Jon: All righty then! I can see comments flying on this already.

To be continued in part two next week - please share your reactions below, or on Esteban's blog directly.

Image credit: Photo provided by Esteban Kolksy, taken by Michael Krigsman.

Disclosure: Esteban Kolsky and I have never had a commercial relationship of any kind (at least that I know of). But we do have a penchant for doing things our own way, so maybe that's why we get along. Many of the vendors Esteban criticized (though not by name) in the 'pure cloud' rant above are diginomica partners, but we value that our partners are open to criticism and public back-and-forth. Esteban and I are both Enterprise Irregulars (as is Phil Wainewright). The Irregulars are great at arguing about the enterprise, but we don't make money together as an organized group, nor is that something we are attempting (Esteban is the master of witty disclosures, so this one's for him).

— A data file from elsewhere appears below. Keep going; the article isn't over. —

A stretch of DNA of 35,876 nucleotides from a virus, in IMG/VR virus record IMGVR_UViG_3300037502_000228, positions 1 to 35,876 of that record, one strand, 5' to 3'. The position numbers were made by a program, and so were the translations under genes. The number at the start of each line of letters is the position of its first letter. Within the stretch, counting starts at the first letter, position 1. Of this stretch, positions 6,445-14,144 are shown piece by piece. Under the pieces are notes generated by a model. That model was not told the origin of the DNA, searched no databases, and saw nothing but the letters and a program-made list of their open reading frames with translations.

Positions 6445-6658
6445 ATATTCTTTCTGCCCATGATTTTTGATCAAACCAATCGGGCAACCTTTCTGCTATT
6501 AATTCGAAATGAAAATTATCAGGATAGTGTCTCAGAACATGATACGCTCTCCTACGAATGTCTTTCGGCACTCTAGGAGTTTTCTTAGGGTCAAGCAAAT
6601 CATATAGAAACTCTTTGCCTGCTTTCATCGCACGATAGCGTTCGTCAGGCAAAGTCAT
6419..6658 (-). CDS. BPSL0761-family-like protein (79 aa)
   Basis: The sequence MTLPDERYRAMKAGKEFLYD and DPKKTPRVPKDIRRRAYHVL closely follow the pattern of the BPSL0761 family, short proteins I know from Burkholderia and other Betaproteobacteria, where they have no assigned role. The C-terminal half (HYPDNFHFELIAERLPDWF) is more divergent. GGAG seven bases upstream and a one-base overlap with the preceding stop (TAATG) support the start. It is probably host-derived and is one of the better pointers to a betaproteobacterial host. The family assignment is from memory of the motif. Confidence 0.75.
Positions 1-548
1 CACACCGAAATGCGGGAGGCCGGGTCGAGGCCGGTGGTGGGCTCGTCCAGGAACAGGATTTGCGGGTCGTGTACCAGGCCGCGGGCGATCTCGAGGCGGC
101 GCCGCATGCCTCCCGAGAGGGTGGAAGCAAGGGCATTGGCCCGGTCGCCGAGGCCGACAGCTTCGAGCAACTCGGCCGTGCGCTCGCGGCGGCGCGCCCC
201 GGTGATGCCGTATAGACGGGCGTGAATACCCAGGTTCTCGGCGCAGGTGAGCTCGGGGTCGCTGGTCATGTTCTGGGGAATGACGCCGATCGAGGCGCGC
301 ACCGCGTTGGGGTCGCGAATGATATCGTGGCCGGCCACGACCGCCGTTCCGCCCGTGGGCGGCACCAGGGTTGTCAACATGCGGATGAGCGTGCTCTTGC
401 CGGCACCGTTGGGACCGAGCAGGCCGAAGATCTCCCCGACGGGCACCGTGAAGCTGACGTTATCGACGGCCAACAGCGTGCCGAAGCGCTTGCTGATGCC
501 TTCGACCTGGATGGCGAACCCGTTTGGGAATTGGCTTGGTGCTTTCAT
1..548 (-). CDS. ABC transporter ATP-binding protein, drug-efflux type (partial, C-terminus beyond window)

End note: This collaboration with Esteban Kolsky is part of a semi-regular series I am plotting, where I hope to get to the essence of long-form enterprise content that merits special attention.

A grey colored placeholder image